But back to the topic at hand. The last place I’d feel safe to “unload” anything of any importance or a burden is with anyone who calls themselves “Christian” right now. Many (but not all) have given me lots of reason why I can’t trust them over the past few years. Not everyone, mind you, as I still remember a wonderful woman at the church I attended in Houston who slipped me a $20 bill one Sunday (I didn’t realize it until after she left to go home after church) when she heard I had lost my job and she also gave me several job leads which, unfortunately, didn’t pan out for me but it was sure more than anybody else did. And, I knew her particular situation and knew that $20 was a real sacrifice on her part as she was single, self-supporting and fostered seven children in her home at the time. I haven’t seen her since I left Houston over three years ago but I still have her phone number and I’d like to be able to thank her someday for the compassion she extended to me when everyone else just said “I’m praying for you” and walked away.
No, I don’t want to attend any more churches or be around any more church folks who are all talk and no action. I don’t want one more person telling me they are a “Christian” when their actions scream that they are no more concerned with my plight than Atilla the Hun. Fake “Christianity” is everywhere in America, and it’s because it is centered on “self” and what we can get from it. And plenty of pastors preach to that end, too (e.g., how we can “get more” from God and never addressing the issue of what we should be giving back–and not just with money, either).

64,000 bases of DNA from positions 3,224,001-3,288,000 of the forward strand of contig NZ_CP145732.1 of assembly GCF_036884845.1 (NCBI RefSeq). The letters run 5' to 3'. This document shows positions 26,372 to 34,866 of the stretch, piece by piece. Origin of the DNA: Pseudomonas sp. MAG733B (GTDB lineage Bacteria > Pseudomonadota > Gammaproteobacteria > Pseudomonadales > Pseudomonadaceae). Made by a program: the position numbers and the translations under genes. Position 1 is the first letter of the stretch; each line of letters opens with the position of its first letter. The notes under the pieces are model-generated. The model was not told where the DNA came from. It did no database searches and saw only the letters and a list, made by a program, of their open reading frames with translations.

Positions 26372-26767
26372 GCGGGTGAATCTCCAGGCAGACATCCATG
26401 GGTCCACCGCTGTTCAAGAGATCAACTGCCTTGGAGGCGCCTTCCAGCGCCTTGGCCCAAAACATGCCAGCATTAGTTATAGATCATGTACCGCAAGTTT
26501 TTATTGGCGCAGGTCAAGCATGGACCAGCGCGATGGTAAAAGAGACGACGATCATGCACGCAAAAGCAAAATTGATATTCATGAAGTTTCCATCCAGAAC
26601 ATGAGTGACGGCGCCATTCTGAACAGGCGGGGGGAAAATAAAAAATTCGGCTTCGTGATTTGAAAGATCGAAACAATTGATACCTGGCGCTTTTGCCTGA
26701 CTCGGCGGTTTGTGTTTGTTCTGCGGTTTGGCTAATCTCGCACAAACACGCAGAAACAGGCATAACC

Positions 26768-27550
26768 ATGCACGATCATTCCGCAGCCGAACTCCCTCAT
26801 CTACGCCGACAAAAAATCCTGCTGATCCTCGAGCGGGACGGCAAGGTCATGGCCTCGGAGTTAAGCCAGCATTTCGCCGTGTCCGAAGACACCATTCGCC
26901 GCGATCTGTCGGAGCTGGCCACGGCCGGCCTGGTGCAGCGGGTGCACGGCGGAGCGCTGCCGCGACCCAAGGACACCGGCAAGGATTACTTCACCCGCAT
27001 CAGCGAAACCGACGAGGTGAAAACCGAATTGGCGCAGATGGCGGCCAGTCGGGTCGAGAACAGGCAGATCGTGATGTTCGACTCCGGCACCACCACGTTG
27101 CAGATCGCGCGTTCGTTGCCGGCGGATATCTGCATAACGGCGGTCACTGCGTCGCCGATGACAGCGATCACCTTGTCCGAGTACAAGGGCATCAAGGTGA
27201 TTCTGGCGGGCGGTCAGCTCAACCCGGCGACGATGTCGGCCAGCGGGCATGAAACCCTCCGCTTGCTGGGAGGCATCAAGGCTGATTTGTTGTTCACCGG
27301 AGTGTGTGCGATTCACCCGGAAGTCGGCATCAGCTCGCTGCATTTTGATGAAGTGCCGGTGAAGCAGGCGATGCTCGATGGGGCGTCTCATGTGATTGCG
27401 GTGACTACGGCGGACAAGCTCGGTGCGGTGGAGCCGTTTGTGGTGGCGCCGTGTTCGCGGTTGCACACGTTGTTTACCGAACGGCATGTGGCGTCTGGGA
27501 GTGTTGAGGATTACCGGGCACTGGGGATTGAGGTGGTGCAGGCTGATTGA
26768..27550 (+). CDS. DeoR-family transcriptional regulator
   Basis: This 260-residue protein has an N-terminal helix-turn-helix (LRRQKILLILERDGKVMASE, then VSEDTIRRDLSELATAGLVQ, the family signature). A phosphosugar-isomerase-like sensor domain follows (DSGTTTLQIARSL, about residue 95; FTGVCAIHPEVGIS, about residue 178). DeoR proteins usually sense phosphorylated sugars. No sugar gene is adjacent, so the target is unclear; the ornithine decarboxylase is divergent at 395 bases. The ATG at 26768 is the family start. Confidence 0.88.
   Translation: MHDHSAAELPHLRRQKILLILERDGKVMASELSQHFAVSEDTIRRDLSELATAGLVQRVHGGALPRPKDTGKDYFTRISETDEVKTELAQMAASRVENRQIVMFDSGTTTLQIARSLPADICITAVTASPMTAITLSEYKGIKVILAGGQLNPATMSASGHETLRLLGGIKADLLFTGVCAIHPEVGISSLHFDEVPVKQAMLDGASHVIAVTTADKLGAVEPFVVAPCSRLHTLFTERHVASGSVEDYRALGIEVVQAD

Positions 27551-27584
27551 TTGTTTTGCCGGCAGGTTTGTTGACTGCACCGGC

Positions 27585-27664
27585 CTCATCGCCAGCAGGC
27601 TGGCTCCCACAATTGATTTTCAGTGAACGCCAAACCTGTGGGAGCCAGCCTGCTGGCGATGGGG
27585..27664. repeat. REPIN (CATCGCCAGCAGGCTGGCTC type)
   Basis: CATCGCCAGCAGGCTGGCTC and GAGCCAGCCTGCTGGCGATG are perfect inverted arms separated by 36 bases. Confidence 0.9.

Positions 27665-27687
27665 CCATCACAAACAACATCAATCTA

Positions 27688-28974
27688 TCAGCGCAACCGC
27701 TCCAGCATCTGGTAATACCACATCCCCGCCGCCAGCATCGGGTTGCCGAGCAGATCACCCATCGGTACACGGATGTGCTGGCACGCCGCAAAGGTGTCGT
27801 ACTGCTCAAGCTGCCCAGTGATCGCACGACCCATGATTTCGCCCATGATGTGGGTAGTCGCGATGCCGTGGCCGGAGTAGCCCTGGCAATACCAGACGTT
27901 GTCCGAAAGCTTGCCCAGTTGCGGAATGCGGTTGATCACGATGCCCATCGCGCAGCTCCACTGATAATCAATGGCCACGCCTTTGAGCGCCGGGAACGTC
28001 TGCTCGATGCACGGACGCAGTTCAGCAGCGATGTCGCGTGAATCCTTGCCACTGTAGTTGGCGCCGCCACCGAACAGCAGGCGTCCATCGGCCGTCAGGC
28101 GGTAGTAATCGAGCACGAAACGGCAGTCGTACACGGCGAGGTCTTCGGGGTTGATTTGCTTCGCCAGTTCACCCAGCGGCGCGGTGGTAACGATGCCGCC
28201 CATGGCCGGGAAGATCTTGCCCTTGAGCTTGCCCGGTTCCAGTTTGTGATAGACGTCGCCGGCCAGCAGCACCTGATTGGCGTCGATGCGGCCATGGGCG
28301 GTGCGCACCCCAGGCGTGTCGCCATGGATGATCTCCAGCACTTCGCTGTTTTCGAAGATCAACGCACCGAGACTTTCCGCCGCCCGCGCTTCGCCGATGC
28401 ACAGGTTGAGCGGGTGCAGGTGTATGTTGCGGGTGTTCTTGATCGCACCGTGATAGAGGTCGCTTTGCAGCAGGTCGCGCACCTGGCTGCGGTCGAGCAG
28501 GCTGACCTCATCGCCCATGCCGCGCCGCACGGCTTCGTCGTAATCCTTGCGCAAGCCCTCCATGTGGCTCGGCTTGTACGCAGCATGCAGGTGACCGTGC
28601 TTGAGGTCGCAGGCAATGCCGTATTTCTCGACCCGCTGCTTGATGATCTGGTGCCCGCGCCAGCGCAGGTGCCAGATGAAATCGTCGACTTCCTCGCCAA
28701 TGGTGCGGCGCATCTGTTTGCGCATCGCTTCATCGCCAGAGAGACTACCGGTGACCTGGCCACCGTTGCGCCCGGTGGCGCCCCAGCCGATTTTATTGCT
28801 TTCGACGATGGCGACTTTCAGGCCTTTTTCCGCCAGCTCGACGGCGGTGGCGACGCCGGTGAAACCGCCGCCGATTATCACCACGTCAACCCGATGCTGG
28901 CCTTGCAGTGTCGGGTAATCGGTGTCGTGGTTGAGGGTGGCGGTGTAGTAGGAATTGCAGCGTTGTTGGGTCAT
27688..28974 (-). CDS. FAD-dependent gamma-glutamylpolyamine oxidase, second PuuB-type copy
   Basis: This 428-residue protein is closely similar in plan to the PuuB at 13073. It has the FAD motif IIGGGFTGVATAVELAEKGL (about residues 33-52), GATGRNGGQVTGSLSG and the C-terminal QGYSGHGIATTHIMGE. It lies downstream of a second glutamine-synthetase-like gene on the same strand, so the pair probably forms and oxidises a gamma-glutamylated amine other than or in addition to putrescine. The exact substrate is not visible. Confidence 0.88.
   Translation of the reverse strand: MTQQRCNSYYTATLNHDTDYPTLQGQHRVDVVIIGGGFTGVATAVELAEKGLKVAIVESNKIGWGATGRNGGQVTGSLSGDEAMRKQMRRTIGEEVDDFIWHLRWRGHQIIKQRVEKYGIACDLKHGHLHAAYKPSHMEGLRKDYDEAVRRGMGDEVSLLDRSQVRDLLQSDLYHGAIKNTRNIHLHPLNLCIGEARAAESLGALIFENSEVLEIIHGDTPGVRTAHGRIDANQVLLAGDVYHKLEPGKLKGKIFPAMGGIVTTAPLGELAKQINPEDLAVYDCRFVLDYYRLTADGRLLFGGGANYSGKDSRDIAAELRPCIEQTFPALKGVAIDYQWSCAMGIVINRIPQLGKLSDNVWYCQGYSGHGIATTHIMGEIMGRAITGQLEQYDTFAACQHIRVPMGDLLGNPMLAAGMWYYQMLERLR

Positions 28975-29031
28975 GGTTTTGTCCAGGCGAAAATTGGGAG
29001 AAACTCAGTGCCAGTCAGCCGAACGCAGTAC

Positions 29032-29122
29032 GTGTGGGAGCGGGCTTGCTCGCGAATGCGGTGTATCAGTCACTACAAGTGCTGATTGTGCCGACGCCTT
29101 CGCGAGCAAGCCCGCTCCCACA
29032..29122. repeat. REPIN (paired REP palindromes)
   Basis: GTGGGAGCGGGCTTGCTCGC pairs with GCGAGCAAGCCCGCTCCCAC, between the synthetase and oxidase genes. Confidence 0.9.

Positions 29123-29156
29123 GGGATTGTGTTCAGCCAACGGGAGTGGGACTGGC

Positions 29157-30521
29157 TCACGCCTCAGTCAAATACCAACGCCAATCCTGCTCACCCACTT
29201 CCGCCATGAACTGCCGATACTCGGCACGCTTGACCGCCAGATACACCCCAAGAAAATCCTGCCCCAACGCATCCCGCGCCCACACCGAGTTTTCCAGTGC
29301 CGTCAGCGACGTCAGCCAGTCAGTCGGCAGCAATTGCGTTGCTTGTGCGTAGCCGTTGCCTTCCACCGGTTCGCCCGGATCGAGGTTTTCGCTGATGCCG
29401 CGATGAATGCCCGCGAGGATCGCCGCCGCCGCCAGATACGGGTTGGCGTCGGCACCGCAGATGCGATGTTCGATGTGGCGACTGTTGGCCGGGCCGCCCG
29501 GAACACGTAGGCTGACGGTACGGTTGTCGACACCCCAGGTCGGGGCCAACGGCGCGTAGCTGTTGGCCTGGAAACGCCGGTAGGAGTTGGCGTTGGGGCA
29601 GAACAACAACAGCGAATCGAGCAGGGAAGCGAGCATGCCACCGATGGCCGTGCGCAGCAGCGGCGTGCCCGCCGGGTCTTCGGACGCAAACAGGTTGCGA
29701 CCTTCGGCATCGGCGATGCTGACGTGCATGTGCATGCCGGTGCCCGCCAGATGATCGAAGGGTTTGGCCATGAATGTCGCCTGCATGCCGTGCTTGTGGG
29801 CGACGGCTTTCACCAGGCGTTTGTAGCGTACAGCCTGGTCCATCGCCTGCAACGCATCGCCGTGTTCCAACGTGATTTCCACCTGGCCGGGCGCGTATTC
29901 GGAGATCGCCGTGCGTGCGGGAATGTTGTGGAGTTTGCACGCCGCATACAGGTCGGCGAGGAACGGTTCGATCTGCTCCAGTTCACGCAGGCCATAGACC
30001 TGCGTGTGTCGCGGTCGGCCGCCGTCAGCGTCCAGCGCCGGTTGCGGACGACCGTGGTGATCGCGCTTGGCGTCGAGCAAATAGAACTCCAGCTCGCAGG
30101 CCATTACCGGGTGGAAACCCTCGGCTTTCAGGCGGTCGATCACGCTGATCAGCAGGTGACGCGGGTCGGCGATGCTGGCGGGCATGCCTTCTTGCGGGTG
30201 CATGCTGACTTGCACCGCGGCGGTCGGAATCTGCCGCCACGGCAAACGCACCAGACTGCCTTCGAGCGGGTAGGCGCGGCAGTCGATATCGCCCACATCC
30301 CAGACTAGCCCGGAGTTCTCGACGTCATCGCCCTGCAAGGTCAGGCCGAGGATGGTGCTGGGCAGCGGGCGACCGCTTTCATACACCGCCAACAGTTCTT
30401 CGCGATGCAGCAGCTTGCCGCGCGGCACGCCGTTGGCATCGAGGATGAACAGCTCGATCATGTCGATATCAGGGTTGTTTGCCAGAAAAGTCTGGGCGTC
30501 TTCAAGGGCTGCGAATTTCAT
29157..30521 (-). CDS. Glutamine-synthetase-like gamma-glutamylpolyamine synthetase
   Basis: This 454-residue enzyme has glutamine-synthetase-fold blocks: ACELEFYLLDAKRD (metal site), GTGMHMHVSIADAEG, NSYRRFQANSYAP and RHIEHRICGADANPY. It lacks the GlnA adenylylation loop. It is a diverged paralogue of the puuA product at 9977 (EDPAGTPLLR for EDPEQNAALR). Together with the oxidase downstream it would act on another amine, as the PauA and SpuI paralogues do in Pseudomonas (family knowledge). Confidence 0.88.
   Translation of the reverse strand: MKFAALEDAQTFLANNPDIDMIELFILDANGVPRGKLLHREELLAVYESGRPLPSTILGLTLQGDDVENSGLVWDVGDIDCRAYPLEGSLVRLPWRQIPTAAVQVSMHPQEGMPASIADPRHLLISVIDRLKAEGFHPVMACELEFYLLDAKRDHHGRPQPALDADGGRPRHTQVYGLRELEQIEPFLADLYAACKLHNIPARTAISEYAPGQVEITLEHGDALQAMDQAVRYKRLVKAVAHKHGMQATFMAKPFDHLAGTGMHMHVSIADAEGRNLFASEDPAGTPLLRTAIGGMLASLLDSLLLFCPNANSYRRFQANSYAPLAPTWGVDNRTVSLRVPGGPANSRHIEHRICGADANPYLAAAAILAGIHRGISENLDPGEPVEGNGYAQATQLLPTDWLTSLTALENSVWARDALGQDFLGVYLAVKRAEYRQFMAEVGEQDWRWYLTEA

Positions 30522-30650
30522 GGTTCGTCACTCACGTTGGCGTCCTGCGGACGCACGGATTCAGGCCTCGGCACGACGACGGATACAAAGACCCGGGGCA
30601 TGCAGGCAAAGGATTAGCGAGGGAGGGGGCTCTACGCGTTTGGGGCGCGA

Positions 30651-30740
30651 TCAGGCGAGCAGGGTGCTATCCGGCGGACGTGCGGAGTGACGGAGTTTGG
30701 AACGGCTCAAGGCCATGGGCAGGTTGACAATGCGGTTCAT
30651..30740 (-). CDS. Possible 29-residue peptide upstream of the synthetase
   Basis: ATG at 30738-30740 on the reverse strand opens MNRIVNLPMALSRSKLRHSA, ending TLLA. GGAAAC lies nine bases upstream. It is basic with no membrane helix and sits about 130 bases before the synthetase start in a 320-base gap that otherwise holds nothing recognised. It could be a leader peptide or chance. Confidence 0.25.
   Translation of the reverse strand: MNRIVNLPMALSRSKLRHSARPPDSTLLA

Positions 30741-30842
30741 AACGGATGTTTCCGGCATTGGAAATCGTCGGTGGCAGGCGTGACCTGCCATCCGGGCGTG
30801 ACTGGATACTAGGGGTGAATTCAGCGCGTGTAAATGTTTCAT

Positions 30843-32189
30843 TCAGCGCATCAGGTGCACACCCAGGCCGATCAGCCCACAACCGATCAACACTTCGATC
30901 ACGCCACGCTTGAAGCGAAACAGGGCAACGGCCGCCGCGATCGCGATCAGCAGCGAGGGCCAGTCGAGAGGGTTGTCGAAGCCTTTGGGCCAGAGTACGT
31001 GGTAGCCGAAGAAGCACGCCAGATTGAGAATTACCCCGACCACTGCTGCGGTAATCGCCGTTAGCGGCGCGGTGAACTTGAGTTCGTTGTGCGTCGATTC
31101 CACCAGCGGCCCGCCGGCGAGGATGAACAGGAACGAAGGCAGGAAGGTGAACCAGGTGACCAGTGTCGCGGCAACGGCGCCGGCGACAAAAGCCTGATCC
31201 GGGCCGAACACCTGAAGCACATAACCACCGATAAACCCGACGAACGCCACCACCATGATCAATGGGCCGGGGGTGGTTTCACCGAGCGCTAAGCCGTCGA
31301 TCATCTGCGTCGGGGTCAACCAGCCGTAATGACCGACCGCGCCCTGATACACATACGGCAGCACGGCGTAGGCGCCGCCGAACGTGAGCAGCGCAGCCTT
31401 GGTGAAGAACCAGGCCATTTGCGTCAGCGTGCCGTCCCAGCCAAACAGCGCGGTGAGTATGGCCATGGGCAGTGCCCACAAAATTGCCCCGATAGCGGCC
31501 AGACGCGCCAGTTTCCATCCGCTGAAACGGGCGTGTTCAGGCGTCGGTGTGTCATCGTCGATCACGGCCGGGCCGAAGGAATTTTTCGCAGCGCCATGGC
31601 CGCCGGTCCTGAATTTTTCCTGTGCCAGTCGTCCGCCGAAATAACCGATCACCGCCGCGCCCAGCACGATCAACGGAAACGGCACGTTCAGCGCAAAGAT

We need to get back to real, authentic Christianity in this country. Does anybody even know what that looks like anymore? “Americanized Christianity” is just another product of the culture to sell to the masses–after all, it is a billion-dollar business in America. Just think about the implications of that statement, folks.
We need to get back to the basics (Jesus’ Sermon on the Mount is a good place to start):
. . . blessed are the poor in spirit
. . . blessed are those who mourn
. . . blessed are the meek
. . . blessed are those who hunger and thirst after righteousness
. . . blessed are the merciful
. . . blessed are the pure in heart
. . . blessed are the peacemakers
. . . blessed are those who are persecuted for righteousness sake . . .
Does any of that sound familiar, folks?
YouTube Video: “Long Train Runnin'” (1973) by the Doobie Brothers: